Dog Coughing: 6 Common Reasons Why

Knowing some of the most common causes of dog coughing can help you determine when you need to worry. Read on to find out more!

You’ve probably heard your dog cough before. Knowing some of the most common causes of dog coughing can help you determine when you need to worry.

Suppose you’ve noticed your dog coughing and are curious about the various causes of dog coughing. In that case, you should know that numerous conditions, ranging in severity from mild to life-threatening, can cause your dog to cough.

First off, the occasional coughing in a healthy dog is usually nothing to be concerned about. It’s part of everyday life for an animal.

However, like in humans, coughing in a dog can be a sign of illness if it becomes a constant or recurring problem.

Like us, dogs cough to get rid of dust, germs, and other stuff they breathe in.

Like us, dogs cough to get rid of dust, germs, and other stuff they breathe in. Also, like us, they sometimes get infections or viruses.

Why Do Dogs Cough?

As you know, a cough consists of a sudden, forceful expiration of air.

Coughing is the body’s natural protective mechanism for the respiratory system. The reflex’s purpose is to clear the airways of any foreign material.

Coughing helps dogs, like humans, clear foreign objects, mucus, or debris from their airways, allowing them to breathe more easily.

Remember, not all coughing is a sign that your dog is sick, so don’t be quick to panic when you hear your dog coughing.

For example, coughing in dogs can occur due to eating or drinking too quickly, inhaling something like pollen or dust that irritates the nasal passageway, or even because their breed is predisposed to it.

Types of Dog Coughs

Depending on what your dog’s cough sounds like and what is causing it, coughing could be nothing to worry about, or it could be something serious.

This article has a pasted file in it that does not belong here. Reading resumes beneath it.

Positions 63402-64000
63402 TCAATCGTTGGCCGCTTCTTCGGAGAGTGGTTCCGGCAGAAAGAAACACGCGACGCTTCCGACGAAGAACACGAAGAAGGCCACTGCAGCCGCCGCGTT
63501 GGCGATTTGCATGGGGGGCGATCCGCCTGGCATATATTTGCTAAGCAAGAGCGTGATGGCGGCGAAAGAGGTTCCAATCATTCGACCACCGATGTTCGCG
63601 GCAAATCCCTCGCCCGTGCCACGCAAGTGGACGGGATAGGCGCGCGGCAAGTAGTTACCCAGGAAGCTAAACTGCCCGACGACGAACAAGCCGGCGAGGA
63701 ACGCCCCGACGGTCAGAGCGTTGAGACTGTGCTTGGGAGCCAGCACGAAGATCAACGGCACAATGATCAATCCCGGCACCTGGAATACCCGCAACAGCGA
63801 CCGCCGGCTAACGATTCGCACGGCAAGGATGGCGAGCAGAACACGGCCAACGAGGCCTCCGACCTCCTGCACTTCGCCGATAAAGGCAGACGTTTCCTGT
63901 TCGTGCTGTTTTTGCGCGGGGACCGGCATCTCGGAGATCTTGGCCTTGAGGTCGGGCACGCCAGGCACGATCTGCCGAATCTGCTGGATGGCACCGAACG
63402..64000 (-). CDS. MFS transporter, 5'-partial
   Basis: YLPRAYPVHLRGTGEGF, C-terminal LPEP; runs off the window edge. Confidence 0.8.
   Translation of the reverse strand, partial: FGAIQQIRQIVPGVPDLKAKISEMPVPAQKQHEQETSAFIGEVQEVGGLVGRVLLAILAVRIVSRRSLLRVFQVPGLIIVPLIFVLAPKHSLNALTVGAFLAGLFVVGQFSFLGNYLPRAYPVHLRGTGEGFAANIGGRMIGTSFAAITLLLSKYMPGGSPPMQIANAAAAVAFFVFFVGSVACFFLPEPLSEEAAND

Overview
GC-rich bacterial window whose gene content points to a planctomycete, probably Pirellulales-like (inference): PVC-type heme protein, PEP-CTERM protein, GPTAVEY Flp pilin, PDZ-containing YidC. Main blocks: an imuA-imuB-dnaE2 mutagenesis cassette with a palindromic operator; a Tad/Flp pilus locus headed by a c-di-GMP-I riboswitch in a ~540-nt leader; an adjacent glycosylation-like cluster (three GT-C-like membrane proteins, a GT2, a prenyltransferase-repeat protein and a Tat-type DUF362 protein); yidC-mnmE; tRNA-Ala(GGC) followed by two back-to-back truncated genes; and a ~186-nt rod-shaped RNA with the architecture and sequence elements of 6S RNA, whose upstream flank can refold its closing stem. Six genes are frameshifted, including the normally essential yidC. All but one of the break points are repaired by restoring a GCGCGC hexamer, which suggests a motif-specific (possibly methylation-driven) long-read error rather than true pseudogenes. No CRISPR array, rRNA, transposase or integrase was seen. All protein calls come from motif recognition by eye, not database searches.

When your dog coughs, it is crucial to identify how it sounds so that your veterinarian can better understand what’s wrong with your dog’s health.

Consider each of the following sounds so you can describe them to your veterinarian:

  • Dry cough
  • Hacking cough
  • Coughing and gagging
  • Coughing and sneezing
  • Honking or wheezing

On top of that, try to determine the frequency of coughing. For example, is he or she coughing once every few minutes?

If your dog is coughing in its sleep or coughing up mucus, these are also important details to note because they could indicate something serious, especially if there is blood.

5 Common Causes of Dog Cough

Why Do Dogs Cough?

Coughing can be associated with a wide range of diseases in dogs. However, there will always be an underlying cause. Here are six of the most common reasons.

So follow below for more information regarding the common causes of coughing in dogs.

1. Foreign Materials

Foreign materials such as seeds, grass, and string can cause coughing if they enter the nose or irritate the airway.

They can travel down the airways and through the lung, causing an infection with a large amount of pus to develop in the space surrounding the lung and causing coughing.

This type of cough is usually followed by an attempt to retch, known as post-tussive retching, which makes it appear as if the animal is trying to get rid of something that has become lodged in the throat or upper airways.

2. Kennel Cough

Kennel cough is a highly contagious respiratory infection that causes dogs to cough. It is usually not severe and goes away on its own after a few days.